STOCKTON, New Jersey (WPVI) -- We're Philly Proud of a man named Will Kleemeier, whose incredible willpower has kept him pedaling across the entire country.
"18 years ago, I was diagnosed with polycystic kidney disease. It's a hidden disease. There's no cure for it," he said. "But when my kidney function really dropped dramatically, I then changed my lifestyle."
Kleemeier was born outside of Reading and now resides in New Hope, Pennsylvania. He picked up cycling, an old hobby that had gotten away from him as his family grew older. Then, the gears started turning on fulfilling a lifelong dream: riding his bike from coast to coast.
"My family said, hey, let's make it a fundraiser and a tool, a vehicle to raise awareness for the disease because so few people actually know about it," he said.
After years of training, Kleemeier and his son, Patrick, drove to Seaside, Oregon. Patrick drove back towards the East Coast at the pace that Will cycled. They spent many nights camping together.
"I averaged 62 miles per day," said Kleemeier. "It took me 56 biking days, but I had two major setbacks.
While leaving Chicago, Kleemeier crashed his bicycle and suffered a broken elbow. In order to heal, he and Patrick returned home for eight weeks. Then, once he recovered, Kleemeier returned to Chicago, this time with his sister at the supporting wheel, to finish the job.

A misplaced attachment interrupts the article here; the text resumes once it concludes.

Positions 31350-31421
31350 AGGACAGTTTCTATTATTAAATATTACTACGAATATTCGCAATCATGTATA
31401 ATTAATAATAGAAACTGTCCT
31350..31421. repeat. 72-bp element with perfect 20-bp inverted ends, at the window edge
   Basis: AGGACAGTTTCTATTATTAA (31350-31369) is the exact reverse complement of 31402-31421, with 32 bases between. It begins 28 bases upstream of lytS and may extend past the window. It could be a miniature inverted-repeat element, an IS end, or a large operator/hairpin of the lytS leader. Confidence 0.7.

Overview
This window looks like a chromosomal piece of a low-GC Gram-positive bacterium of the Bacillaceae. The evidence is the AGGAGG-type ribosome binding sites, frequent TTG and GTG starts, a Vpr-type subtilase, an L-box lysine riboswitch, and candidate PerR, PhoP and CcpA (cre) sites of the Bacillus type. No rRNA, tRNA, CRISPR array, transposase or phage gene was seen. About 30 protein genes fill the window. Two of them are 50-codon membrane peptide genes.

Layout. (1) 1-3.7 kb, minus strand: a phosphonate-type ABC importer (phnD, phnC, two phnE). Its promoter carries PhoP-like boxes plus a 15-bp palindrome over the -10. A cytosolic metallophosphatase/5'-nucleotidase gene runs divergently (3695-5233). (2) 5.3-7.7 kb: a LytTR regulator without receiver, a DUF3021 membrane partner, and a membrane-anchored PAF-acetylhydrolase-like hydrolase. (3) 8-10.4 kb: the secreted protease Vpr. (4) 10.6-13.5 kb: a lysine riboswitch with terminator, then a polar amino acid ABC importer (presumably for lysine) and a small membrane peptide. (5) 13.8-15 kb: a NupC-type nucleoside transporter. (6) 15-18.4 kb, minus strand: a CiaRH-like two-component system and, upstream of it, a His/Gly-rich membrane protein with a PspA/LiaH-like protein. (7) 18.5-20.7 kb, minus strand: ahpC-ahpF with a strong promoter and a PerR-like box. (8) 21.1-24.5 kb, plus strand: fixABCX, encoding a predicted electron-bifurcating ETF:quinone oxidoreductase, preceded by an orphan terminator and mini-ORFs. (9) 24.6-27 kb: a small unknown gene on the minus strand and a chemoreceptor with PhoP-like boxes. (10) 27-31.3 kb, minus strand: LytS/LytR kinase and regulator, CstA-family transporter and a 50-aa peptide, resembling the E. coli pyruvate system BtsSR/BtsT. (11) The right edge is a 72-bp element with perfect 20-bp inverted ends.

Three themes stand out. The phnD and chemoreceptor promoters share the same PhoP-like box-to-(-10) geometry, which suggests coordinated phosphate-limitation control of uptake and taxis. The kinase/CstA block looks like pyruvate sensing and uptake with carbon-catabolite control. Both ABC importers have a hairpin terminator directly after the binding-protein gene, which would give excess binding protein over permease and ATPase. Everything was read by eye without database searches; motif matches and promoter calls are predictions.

Upon arrival in Lancaster, Pennsylvania, Kleemeier endured a week-long bout with COVID-19 and was ready to hit the road one last time. Three days later, he crossed the finish line in Ocean City, New Jersey, and dipped his bicycle wheel in the waters of the opposite ocean from whence he came.
But it wasn't just a sense of relief and pride that he walked away with.
"Many people have never heard of polycystic kidney disease," he said. "And it really gave me an opportunity to go from small town to small town and meet people along the way and let people know about it."
Kleemeier gifted cyan-colored wristbands to strangers sporting the words, "Will Power," and a link to his website to learn more about the cause. He brought some to Bull's Island Recreation Area in Stockton, New Jersey, where he met Action News to share his story.
Fortunately, Kleemeier's PKD is slow-progressing and he has not required dialysis or a transplant. So, he will keep pedaling forward into the future by raising awareness for those who are in more dire need.
"The more awareness, hopefully we can shorten the wait time for people that actually do need a transplant," he said.